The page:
Change management the key to avoiding SAP project failure

While some companies may minimize or dismiss change management issues as too “touchy-feely,” it can make the difference between an SAP implementation success or failure.

One big reason companies like Lumber Liquidators see their SAP implementations fail is that they underestimate...

the impact that change management can have on the project's success.

"With change management, a lot of people think that it's this real touchy-feely thing that may or may not add value. But the reality is it does add a lot of value," said Eric Kimberling, president and founder of the Denver-based Panorama Consulting Group, which specializes in ERP implementations.

Neglecting the change management piece of an SAP implementation is a mistake, Kimberling and other consultants say. Better use of change management strategies can help companies avoid failure. For example, Lumber Liquidators' saw its SAP implementation cost the company an estimated $12 million to $14 million in lost productivity because its employees weren't adequately trained on the new system.

No surprises

When companies begin an implementation, the first thing they need to do is build a change management plan that identifies how business processes are going to change with the new SAP system, and who is going to be affected, Kimberling said. That's something a lot of companies want to skip.

"Many companies want to get straight to 'Well, we don't care about the way we do things now. We just want to focus on SAP and their best practices. Let's just do the user training and we'll be fine,'" Kimberling said.

Many companies also wait until the training phase to let users know about the new system, which only creates confusion and panic, according to Kimberling.

"Change management starts well before end-user training," he said. "By the time you get to end-user training, there shouldn't be any real surprises. You shouldn't be springing process changes or big organizational changes on people during training."

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Instead, end-user training should be about formalizing what those users already know about those organizational changes, as well as showing them how to actually use the new system, he said.

That need for communication goes hand in hand with making sure that users also know why the application is being deployed and what the benefits are going to be, according to Christian Matz, a managing director at the consulting firm Ecenta America Inc., based in Bellevue, Wash.

"What I've seen on a number of projects is that there wasn't clear communication of the benefits, of why a particular kind of software was implemented," he said. "The basic impression was that it was just another application that will last another two years before needing to be replaced again."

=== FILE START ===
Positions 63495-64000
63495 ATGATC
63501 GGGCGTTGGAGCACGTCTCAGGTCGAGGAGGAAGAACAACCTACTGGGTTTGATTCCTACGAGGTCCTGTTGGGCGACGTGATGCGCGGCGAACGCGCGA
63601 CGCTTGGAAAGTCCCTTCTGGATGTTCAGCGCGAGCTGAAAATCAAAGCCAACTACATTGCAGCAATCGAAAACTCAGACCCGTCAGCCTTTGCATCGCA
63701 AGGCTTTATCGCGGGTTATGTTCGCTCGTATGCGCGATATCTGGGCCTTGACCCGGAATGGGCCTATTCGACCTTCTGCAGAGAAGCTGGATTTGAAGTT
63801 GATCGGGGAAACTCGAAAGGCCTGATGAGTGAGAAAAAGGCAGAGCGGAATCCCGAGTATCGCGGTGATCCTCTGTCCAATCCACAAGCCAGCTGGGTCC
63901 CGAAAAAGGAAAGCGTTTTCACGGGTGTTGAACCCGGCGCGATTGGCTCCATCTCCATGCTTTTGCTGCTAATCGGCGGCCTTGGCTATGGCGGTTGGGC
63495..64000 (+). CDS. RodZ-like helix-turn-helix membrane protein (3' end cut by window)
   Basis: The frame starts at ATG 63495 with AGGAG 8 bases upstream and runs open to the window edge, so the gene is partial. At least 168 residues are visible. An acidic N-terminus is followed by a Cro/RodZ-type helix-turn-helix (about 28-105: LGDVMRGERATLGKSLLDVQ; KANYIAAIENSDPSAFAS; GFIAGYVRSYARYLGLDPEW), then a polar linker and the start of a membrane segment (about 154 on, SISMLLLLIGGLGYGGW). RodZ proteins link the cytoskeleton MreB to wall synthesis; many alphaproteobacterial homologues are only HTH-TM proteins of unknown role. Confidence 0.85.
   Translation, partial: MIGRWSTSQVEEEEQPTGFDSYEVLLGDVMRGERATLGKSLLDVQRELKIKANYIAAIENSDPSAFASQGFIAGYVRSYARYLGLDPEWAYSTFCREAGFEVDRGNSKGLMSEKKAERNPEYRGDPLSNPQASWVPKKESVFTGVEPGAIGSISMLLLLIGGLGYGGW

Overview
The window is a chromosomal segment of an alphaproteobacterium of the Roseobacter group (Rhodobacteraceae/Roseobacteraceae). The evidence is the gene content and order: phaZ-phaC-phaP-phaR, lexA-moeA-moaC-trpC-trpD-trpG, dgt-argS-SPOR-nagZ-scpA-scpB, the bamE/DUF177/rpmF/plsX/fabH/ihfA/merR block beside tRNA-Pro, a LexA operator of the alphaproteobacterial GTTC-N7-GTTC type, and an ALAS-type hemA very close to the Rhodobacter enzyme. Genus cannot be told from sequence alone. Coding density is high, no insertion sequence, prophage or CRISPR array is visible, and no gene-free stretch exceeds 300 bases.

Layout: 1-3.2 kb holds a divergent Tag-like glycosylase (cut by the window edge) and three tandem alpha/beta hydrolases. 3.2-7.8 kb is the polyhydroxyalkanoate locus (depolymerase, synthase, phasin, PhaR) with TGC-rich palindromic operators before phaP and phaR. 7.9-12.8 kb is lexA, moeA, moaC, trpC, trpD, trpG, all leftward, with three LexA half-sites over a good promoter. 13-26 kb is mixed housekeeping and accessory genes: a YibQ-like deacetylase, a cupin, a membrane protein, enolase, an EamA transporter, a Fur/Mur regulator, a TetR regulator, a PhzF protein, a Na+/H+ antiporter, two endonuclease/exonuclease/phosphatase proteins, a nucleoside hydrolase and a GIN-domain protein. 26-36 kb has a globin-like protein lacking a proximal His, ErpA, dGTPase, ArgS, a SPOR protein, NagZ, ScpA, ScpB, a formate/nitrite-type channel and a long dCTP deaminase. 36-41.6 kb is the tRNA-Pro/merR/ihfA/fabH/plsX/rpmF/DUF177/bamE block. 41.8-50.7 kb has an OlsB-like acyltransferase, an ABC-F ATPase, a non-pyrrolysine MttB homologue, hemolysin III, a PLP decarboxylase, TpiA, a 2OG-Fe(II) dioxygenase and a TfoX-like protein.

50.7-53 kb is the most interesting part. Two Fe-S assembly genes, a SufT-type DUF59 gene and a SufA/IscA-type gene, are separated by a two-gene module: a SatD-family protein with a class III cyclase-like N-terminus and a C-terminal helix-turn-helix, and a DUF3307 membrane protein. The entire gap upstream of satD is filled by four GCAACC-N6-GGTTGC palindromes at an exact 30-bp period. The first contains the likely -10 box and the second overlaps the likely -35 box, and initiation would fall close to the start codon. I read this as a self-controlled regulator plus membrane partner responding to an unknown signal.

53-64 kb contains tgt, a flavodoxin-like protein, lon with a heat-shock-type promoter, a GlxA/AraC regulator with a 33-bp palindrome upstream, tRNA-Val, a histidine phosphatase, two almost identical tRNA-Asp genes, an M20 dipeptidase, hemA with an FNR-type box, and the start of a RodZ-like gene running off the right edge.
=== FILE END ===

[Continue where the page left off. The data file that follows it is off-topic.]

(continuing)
Don't train too soon

When WL Plastics, a polyethylene pipe manufacturer based in Casper, Wyo., began the process of putting together a change management plan for Business ByDesign, a common frustration project sponsors heard from other customers was that users who were trained on the application early on forgot it all by the time the system was up and running. 

"We decided we weren't going to do that," CFO Neil Briggs said. 

Instead, WL Plastics decided to roll out the ERP implementation at its factories of over a period of months, instead of all at once, and train employees and executives immediately before -- and after -- the system went live.

Once it did, he said, the implementation team was on hand for the following week to troubleshoot any questions users had. 

"That worked very well," he said.

The scope of training was kept very narrow, Briggs said. Users were taught how to do their jobs in the new environment -- and not additional information they might never use.

Pick a few to help spread the word

That advice makes sense to Matz.

"I agree you should train people as late as possible, so that they don't forget," he said. At the same time, he said, companies should consider handpicking a few key users and showing the application to them once the application is stable. Those users can play a part in getting others excited about the new application and its benefits, he said.

"If you have someone that's inside the user base that sees the system at an early stage, is happy with the solution, sees the benefits, that's better than 15 PowerPoint presentations," Matz said.

One of the things that also ruin go-lives is go-live dates that keep getting pushed back, Matz said. "User communities start losing confidence. You should stick to your timelines. If you move the dates around, it gives the impression that something is wrong." 

Next Steps

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